Venezuela loses its last glacier

glaciers of venezuela

Venezuela occupies a central place in the field of environmental news. While reports of glacier deterioration are disturbing, the implications are even more dire: the nation now joins a select group as the first to witness the complete disappearance of its glaciers in contemporary history. Furthermore, it is expected that other countries will soon face a similar fate.

In this article we are going to tell you how Venezuela loses its last glacier and what consequences it has.

Venezuela loses its last glacier

last glacier venezuela

Goodbye to the last glacier. The nation has said goodbye to its last remaining glacier after a gradual melting process that scientists themselves have acknowledged has reduced it to nothing more than a mere expanse of ice. The only survivor, known as Humboldt Glacier or La Corona, was located near the second highest mountain in the country, Humboldt Peak. At its best, The Crown stretched across 4,5 square kilometers, but now occupies less than 0,02 square kilometers.

It is worth noting that for a land mass to be classified as a glacier it must cover at least 0,1 square kilometres. Therefore, the Humboldt Glacier has lost its "glacier" designation and has been reclassified as an ice field. The last vestiges of Venezuela's glaciers, which once numbered six, have experienced significant decline.

gradual melting

Venezuela loses its last glacier

At the beginning of the XNUMXth century, These majestic mountains covered an extensive area of ​​more than 1.000 square kilometers, and even served as the venue for national cross-country skiing competitions in the 1950s. However, the passage of time has witnessed the gradual deterioration of these glaciers, reducing them to mere remnants of their former icy grandeur. Unfortunately, in 2011, five of these glaciers had already disappeared, failing to meet the necessary criteria for their classification as true glaciers.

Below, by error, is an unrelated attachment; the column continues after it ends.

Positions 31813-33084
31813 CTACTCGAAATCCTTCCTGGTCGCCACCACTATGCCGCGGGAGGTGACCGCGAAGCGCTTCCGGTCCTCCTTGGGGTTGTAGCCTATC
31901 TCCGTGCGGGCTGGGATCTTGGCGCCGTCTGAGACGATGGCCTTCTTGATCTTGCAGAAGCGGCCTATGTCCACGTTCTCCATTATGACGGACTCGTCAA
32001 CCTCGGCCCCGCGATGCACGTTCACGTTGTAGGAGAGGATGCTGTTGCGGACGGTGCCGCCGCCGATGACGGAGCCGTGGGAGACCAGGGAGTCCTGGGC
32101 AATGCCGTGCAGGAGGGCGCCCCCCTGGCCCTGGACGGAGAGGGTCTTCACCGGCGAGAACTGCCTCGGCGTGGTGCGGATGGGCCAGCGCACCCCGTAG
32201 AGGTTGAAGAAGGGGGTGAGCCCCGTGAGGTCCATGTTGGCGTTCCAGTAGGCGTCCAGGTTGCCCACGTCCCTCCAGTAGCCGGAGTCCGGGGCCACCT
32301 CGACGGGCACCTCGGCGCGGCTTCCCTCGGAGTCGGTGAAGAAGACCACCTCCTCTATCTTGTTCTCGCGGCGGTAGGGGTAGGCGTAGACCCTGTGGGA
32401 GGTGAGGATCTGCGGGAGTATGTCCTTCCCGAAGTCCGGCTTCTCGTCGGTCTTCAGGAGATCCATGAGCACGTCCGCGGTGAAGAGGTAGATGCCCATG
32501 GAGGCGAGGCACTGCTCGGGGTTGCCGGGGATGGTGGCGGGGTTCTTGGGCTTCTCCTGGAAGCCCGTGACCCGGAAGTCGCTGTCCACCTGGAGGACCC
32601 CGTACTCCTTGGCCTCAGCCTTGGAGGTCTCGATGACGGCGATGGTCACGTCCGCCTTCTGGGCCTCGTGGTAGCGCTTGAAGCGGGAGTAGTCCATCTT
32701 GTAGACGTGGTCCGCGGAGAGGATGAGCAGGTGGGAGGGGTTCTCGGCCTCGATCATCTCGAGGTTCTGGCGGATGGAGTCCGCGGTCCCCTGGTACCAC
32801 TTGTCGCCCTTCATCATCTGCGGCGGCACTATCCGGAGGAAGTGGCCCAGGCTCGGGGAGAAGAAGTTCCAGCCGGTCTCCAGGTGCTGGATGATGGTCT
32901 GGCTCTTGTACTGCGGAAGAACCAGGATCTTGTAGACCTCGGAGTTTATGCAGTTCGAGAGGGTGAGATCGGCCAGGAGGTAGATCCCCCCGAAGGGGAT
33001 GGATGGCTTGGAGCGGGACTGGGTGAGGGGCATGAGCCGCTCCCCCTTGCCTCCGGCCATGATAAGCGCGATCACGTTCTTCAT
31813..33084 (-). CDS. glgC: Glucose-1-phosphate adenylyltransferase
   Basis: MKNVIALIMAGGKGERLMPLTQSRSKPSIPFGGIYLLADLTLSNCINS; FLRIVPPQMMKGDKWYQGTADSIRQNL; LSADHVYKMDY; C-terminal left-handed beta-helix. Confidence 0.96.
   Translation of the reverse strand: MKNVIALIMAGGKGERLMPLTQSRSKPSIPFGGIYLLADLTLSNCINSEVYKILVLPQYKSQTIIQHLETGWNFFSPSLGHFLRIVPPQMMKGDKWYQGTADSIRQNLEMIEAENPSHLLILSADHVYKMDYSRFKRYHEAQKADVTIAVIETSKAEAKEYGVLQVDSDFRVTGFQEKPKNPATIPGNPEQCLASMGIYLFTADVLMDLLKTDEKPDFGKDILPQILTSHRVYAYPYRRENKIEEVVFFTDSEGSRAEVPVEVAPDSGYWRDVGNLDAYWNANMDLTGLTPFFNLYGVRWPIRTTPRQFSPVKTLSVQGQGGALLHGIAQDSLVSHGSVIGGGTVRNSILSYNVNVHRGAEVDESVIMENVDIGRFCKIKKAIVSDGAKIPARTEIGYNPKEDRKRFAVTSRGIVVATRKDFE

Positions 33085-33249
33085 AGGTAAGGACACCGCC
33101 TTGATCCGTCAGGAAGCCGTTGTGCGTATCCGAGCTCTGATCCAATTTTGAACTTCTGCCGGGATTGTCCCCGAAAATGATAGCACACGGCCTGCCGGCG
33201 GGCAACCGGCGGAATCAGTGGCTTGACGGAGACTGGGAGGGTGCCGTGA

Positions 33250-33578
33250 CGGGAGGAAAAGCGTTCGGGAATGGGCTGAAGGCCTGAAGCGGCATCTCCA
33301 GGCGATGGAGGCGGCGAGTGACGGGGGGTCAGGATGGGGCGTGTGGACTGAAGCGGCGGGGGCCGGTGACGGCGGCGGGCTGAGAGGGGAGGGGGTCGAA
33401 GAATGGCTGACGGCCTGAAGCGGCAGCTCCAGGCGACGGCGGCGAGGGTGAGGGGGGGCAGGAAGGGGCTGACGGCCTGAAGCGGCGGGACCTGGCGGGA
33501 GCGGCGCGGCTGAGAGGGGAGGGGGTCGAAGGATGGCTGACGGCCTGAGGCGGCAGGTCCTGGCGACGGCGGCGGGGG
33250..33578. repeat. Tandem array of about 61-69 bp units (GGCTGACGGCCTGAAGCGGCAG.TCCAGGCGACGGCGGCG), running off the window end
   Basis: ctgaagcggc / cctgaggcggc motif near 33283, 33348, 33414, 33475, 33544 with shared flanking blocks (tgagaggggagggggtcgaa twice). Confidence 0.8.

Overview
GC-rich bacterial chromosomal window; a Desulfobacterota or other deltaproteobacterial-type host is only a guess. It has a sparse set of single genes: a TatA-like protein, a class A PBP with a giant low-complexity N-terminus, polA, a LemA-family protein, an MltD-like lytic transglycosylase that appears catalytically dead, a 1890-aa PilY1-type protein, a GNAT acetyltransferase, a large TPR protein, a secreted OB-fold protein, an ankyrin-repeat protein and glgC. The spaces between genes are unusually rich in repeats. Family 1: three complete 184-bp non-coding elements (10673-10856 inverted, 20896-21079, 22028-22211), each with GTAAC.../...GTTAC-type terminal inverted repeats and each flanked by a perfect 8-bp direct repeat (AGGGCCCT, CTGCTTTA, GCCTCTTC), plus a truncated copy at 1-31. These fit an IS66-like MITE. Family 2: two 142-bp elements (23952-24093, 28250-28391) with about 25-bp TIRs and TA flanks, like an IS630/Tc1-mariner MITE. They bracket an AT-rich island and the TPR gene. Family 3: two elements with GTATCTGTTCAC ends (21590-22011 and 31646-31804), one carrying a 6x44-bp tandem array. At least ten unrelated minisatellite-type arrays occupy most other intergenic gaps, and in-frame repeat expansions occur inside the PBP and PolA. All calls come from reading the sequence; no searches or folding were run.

Venezuela may be the first country in modern times to lose its glaciers, although other countries had already experienced it after the Little Ice Age. According to climatologist and weather historian Maximiliano Herrera, Indonesia, Mexico and Slovenia are likely to be the next countries to face this loss. Rising temperatures in Mexico could accelerate this process. In an attempt to save the Humboldt Glacier, Venezuela covered it with a geotextile blanket, but this strategy not only failed but also generated criticism from researchers due to the potential pollution it could cause as the blanket decomposed into microplastics.

Climate change and glaciers

Venezuela without glacier

It is necessary to consider the connection between these phenomena and climate change. The explanation to this question is never entirely simple; However, the transformations that occur on Earth serve as a basis for the decline of glaciers. As an example, Climate phenomena such as El Niño, which contribute to high temperatures, are believed to accelerate the melting of tropical glaciers.

After experiencing significant contraction, Venezuela's glacier eventually transformed into an ice field, resulting in the loss of the country's last remaining glacier, scientists determined.